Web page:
The health ministry will scrap free antigen rapid tests for the general population from August 1, although those under 16 and some other population groups will still be entitled to them, it announced on Monday while setting the maximum price for the tests in the private sector at €10.

In a Q&A on the issue released on Monday, the ministry said that in line with the July 2 cabinet decision, free rapid tests for coronavirus will be scrapped. Members of the public wishing to take the test to obtain a SafePass can do so only at licensed clinical labs and pharmacies.

While the move had previously been announced and was widely expected it remains controversial.

Main opposition party Akel issued an announcement on Monday calling on the government to reverse its decision, saying that the World Health Organisation (WHO) and the European Centre for Disease Prevention and Control (ECDC) both call for free access for tests.

“In light of the above, we again call on the government to reverse and review its decision to scrap free rapid tests and harmonise its policy with that of the WHO and ECDC advice,” Akel’s announcement read.

In terms of the new procedures, the health ministry said it has adopted measures to check and monitor the knowledge required and the medical equipment used since only products of specific manufacturers can be used to obtain the European Digital Certificate under an agreement among EU member states.

Labs and pharmacies that do not comply with the requirements will lose their authorisation to carry out the tests and be fined, it added.

Other medical centres and/or clinical labs and pharmacies that carry out rapid tests with mobile units will not be able to issue a SafePass and/or a European Digital Certificate, it clarified.

The maximum price for the tests was set by cabinet at €10.

The health ministry’s free rapid test programme will continue for those who cannot be vaccinated.

Also members of the general public will not be able to visit the mobile units and pay for a test, with the ministry stressing that the units will serve only those groups of the population who are entitled to free tests. These units are not authorised to receive money from the members of the public, it added.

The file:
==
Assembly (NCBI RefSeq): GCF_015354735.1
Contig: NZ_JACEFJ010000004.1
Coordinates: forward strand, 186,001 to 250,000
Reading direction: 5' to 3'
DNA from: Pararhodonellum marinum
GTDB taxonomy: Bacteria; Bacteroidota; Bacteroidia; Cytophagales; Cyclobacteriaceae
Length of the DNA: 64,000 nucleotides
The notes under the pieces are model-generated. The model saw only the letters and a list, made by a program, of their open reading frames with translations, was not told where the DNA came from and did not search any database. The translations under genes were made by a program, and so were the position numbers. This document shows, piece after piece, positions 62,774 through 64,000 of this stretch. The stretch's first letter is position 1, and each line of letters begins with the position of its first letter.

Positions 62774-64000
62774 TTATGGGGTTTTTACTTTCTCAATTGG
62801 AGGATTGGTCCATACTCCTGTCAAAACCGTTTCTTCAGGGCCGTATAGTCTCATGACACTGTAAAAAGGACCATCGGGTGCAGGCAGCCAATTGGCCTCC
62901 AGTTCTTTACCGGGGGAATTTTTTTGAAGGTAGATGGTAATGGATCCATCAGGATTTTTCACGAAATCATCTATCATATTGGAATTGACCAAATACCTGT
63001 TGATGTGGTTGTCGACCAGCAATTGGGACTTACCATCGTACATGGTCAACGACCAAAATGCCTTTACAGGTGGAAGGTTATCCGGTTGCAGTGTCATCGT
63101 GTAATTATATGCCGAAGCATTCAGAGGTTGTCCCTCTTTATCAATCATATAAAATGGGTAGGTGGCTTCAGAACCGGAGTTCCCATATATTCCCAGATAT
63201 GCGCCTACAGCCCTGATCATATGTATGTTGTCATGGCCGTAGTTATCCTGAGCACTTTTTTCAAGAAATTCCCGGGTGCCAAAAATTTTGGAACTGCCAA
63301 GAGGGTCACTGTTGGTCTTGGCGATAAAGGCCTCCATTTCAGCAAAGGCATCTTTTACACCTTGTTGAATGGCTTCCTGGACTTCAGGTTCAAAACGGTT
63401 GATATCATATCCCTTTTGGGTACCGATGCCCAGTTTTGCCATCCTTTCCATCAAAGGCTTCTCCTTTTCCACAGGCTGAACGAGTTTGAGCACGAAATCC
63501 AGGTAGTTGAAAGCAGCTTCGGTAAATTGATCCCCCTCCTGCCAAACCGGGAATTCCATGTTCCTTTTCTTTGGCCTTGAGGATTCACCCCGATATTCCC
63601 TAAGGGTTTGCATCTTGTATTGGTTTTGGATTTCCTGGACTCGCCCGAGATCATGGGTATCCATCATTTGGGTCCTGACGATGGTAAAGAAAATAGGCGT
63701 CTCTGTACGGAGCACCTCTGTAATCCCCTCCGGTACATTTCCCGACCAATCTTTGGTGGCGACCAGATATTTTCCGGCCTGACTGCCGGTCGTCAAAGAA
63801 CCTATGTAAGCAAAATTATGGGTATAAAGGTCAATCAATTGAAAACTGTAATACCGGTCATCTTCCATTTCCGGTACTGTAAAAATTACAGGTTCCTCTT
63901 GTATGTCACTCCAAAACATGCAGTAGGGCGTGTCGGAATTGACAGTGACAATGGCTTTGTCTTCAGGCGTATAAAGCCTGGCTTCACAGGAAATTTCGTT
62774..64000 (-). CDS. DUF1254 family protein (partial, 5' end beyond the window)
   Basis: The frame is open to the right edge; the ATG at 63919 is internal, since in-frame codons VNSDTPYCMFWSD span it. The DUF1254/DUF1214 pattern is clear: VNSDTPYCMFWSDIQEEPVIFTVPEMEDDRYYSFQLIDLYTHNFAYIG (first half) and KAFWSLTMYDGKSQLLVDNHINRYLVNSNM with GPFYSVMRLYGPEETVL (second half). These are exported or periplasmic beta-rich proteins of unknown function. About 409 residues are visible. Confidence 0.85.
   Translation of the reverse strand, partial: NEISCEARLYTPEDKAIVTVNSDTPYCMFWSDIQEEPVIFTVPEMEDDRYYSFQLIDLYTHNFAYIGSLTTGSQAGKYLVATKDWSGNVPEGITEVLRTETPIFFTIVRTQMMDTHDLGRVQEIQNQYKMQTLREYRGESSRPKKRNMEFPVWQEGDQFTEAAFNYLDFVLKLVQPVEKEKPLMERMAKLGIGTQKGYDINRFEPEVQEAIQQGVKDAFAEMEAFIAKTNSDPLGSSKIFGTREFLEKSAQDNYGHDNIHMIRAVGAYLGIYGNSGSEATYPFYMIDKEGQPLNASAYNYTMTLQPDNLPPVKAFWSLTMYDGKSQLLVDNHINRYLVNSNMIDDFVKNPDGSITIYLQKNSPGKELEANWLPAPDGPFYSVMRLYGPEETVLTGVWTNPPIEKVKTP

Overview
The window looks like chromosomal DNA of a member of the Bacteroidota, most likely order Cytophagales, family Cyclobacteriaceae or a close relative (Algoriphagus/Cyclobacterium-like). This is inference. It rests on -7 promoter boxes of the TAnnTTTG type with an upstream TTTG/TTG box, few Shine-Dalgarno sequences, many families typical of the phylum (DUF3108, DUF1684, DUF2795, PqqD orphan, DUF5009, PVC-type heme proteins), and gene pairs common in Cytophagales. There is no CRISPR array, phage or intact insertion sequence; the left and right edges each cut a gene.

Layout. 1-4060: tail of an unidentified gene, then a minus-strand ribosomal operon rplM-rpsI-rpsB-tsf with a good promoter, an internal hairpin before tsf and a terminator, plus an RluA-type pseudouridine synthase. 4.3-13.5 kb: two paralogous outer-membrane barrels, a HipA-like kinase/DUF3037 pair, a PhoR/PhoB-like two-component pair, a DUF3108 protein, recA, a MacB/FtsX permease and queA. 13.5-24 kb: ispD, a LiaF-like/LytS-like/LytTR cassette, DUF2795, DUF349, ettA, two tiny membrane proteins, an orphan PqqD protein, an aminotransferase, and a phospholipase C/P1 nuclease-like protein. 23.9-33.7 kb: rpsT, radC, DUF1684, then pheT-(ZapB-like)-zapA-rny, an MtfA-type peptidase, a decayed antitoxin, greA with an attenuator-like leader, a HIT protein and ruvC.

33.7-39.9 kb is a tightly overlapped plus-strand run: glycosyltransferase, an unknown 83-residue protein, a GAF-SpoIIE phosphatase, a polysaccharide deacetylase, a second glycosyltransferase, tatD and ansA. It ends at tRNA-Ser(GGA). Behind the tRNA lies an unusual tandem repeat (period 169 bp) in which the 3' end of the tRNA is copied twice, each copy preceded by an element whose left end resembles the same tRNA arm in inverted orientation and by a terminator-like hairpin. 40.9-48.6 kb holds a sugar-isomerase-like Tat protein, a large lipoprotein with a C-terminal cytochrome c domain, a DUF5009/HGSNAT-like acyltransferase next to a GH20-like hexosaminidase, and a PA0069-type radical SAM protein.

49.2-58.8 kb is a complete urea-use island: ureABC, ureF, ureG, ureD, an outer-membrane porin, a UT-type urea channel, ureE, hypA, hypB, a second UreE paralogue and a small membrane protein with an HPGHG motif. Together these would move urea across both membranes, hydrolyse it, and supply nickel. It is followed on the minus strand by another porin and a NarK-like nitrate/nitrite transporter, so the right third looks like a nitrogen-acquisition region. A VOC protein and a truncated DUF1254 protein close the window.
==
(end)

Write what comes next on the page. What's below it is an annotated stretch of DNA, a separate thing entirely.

The free tests at the ministry’s mobile units will be offered to the following population groups, on presentation of ID and confirmatory documentation:

  • minors aged up to 16 who do not currently have the option to be vaccinated against Covid-19.
  • children aged 16 and 17 whose parents/guardians do not consent to them being vaccinated.
  • everyone aged 16 and over who cannot be vaccinated for medical reasons, on presentation of a medical certificate.
  • Pregnant women on presentation of a medical certificate from their gynecologist confirming that vaccination is not recommended.
  • People who have received the first dose of the vaccine and for the three weeks require a test to secure a SafePass. The vaccination card must be presented for confirmation.
  • People who have completed their vaccination but wish to take the test. Again, they must present their vaccination card.

Testing will continue in closed facilities, care homes and other spaces housing people at high risk and who belong to vulnerable groups of the population.

In order to obtain a SafePass, everyone aged 12 and over who does not have a vaccination certificate or proof of having recovered from Covid-19 in the past 180 days must do a rapid or PCR test every 72 hours.